The Bodacious Letter B
Always a bridesmaid and never a bride, B is the also-ran, the second best, the afterthought, the sidekick to the alphaletter A. When things fall apart, we go to Plan B; we’ll watch B-movies with B-list actors on basic cable if we can’t fall asleep; we’ll pass on grade-B meats and eggs and B-rated bonds.
Despite its second banana billing, B has shown some incredible staying power. The oldest B appears, like A, in one of the earliest known alphabet inscriptions, discovered in central Egypt and dating to around 1800 BCE. As the early alphabet crept out of Egypt and into the surrounding areas, B was prominent in the different variations that popped up in different cultures, most notably in the Phoenician alphabet, which our alphabet and most other modern ones are ultimately descended from.
Like the other Phoenician letters, the ancient B was probably adapted from an Egyptian glyph and named for a familiar object, in this case, bayt or beth, meaning “house.” Its shape was very similar to the Egyptian “reed shelter” hieroglyph, but simplified for writing with an ink brush. It wound up looking sort of like a lowercase g.
It was the first consonant in the alphabet and represented the same sound then that it does today—what linguists call a voiced bilabial stop (that is, the sound uses the vocal cords, is formed by both lips, and involves the stopping of air through the nose). It’s one of the easier letter sounds to make, because it doesn’t require the use of the tongue or teeth, and can be heard very early on when kids first start to speak. Spend more than a few minutes with a baby and the conversation will inevitably turn to “buh buh bah buh buah.”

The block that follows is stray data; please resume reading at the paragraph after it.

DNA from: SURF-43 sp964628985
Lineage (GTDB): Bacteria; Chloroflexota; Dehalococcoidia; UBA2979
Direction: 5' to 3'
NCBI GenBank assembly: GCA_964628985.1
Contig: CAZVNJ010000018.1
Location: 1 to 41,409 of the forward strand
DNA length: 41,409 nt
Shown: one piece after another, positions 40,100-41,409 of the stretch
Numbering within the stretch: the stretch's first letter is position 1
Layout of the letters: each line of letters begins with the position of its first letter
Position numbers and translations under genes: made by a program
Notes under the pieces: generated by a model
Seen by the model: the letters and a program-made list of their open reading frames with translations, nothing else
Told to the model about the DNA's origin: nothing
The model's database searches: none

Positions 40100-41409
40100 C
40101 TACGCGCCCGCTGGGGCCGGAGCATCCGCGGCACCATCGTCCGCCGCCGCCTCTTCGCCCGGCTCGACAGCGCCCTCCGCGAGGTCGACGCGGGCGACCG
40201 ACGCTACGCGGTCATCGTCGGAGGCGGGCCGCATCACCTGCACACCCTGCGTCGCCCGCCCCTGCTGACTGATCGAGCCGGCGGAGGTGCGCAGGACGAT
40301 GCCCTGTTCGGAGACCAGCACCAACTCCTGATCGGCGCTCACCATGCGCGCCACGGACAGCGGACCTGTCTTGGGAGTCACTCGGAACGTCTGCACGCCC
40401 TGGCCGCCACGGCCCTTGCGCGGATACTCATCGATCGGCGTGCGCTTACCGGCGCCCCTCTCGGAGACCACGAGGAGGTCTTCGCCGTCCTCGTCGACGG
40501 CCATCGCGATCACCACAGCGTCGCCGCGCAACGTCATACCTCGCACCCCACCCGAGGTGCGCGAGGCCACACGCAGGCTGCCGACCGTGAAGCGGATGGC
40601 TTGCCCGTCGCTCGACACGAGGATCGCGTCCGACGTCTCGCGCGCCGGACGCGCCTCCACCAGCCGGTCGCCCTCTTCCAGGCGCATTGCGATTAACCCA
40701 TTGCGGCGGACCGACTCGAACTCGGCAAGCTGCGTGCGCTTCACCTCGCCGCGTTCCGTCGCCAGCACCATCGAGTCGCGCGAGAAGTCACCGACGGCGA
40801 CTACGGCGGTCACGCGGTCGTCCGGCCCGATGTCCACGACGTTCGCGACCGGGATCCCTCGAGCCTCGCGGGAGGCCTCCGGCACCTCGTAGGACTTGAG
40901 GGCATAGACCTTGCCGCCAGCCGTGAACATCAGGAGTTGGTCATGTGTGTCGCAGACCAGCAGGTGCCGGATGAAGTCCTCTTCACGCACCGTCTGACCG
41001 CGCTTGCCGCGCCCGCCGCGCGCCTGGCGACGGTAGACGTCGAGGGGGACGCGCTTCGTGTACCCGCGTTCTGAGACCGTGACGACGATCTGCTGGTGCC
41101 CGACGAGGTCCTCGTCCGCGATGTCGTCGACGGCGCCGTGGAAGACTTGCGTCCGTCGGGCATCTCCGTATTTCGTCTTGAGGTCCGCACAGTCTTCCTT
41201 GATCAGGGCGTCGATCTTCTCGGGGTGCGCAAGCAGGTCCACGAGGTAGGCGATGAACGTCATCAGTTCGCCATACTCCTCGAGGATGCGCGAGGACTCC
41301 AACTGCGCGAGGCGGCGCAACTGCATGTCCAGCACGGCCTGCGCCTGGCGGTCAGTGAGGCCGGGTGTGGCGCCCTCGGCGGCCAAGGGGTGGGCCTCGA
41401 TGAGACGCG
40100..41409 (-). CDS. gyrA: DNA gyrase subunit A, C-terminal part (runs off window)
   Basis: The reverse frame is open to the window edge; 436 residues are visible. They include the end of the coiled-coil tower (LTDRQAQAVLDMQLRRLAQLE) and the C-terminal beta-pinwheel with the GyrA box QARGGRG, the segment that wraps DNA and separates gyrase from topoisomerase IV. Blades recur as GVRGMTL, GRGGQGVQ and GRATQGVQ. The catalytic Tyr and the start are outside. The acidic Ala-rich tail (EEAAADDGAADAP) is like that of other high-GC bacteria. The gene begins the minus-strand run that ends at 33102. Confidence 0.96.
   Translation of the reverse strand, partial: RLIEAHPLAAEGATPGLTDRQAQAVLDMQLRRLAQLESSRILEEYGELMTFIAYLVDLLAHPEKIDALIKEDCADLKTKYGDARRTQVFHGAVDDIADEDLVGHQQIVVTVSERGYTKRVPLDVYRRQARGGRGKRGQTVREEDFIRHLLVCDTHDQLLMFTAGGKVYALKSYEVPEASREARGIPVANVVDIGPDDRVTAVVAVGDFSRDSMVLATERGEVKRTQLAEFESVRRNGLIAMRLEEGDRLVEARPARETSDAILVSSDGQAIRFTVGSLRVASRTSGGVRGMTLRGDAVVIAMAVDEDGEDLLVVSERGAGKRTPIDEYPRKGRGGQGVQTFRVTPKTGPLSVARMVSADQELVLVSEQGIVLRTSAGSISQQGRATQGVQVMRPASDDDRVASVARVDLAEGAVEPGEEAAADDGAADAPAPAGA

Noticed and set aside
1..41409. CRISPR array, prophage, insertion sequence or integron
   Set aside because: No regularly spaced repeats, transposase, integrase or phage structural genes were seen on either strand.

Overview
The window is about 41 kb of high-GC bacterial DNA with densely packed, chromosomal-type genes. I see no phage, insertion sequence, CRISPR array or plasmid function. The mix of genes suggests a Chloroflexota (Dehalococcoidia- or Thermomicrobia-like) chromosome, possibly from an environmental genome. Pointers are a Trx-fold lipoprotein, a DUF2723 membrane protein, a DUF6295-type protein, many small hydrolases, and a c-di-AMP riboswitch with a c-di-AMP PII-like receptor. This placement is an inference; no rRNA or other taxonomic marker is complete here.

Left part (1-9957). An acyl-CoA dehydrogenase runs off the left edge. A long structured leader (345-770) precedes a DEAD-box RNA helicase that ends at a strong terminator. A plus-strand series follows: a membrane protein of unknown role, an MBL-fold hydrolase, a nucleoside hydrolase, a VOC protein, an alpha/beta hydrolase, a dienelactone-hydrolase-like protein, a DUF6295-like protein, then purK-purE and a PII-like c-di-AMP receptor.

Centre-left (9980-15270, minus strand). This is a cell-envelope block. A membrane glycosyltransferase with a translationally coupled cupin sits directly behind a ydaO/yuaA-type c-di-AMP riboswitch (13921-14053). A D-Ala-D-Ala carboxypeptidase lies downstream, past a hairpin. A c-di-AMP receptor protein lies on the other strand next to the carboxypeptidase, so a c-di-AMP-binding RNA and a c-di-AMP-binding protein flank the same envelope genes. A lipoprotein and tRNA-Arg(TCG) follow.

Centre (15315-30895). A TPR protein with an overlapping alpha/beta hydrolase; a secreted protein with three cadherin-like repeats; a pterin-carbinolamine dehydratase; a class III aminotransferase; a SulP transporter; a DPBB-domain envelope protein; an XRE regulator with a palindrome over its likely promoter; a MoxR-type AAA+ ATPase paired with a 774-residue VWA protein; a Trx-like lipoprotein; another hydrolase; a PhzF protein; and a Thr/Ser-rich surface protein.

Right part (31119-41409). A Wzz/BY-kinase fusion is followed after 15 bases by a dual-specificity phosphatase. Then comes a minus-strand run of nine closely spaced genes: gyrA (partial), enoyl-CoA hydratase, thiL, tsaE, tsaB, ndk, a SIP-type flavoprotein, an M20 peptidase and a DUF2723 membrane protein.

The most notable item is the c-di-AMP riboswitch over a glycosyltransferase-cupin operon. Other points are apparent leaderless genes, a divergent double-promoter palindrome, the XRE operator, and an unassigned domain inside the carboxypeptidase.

The bayt was borrowed and adapted by the Phoenicians’ neighbors, including the Jews and the Greeks. In modern Hebrew, the letter is called beth, and it still has the same sound, place in line, and meaning. The only thing that really changed was its shape. The Hebrew letter symbol can represent two different sounds, a B sound or a V one, that are distinguished by the appearance or absence of a dot called a dagesh in the center of the letter.
The Greeks also kept bayt in the same place and used it for the same sound, but changed its name by adding a Greek-style ending and turning it into beta. With the name change, the letter lost the “house,” and all other meaning; beta had no significance beyond denoting the letter. The shape was also changed, and a second loop was added at the bottom, making it look like a backwards modern B. Around 600 BCE, they flipped the letter, so it looked more like the symbol we know today. Beta lives on in modern English, particularly in scientific and technical language, where usually denotes weaker, later, or more refined versions of alpha-designated objects.
The Greeks loaned their alphabet to the Etruscans, an Italian tribe, sometime in the 700s BCE. They then passed it on to the Latins (early Romans), who, in turn, passed it on to almost everyone they conquered in Europe. The Etruscans might have shortened—and the Romans most certainly did shorten—beta’s name to something like bee or bay. The Anglo Saxons and then the English kept calling it bay until pronunciations started shifting between the 1300s and 1600s CE, though some other European languages still call it bay.